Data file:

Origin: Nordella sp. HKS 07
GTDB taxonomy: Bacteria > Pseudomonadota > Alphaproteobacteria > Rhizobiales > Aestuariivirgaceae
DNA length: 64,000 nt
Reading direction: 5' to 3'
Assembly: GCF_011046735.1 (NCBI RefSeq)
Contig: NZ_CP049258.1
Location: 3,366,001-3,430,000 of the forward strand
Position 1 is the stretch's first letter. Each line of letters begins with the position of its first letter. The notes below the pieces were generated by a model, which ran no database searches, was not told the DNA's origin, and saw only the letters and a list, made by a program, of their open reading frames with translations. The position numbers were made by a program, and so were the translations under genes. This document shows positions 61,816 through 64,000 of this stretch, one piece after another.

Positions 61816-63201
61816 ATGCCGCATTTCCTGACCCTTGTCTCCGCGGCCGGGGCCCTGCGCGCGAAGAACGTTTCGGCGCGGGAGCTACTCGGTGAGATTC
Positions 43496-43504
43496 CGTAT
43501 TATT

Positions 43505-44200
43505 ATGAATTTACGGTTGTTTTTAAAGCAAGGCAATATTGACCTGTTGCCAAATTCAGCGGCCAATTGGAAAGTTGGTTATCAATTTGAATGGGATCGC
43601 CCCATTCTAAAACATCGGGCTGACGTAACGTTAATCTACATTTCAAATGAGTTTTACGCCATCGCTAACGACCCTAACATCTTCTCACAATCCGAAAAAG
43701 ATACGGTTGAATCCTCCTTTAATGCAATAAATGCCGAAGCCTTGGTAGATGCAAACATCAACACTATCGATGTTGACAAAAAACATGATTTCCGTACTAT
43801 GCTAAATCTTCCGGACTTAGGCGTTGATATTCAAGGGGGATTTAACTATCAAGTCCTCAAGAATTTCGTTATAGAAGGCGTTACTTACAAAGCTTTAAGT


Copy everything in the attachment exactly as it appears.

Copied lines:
Origin: Nordella sp. HKS 07
GTDB taxonomy: Bacteria > Pseudomonadota > Alphaproteobacteria > Rhizobiales > Aestuariivirgaceae
DNA length: 64,000 nt
Reading direction: 5' to 3'
Assembly: GCF_011046735.1 (NCBI RefSeq)
Contig: NZ_CP049258.1
Location: 3,366,001-3,430,000 of the forward strand
Position 1 is the stretch's first letter. Each line of letters begins with the position of its first letter. The notes below the pieces were generated by a model, which ran no database searches, was not told the DNA's origin, and saw only the letters and a list, made by a program, of their open reading frames with translations. The position numbers were made by a program, and so were the translations under genes. This document shows positions 61,816 through 64,000 of this stretch, one piece after another.

Positions 61816-63201
61816 ATGCCGCATTTCCTGACCCTTGTCTCCGCGGCCGGGGCCCTGCGCGCGAAGAACGTTTCGGCGCGGGAGCTACTCGGTGAGATTC
Positions 43496-43504
43496 CGTAT
43501 TATT

Positions 43505-44200
43505 ATGAATTTACGGTTGTTTTTAAAGCAAGGCAATATTGACCTGTTGCCAAATTCAGCGGCCAATTGGAAAGTTGGTTATCAATTTGAATGGGATCGC
43601 CCCATTCTAAAACATCGGGCTGACGTAACGTTAATCTACATTTCAAATGAGTTTTACGCCATCGCTAACGACCCTAACATCTTCTCACAATCCGAAAAAG
43701 ATACGGTTGAATCCTCCTTTAATGCAATAAATGCCGAAGCCTTGGTAGATGCAAACATCAACACTATCGATGTTGACAAAAAACATGATTTCCGTACTAT
43801 GCTAAATCTTCCGGACTTAGGCGTTGATATTCAAGGGGGATTTAACTATCAAGTCCTCAAGAATTTCGTTATAGAAGGCGTTACTTACAAAGCTTTAAGT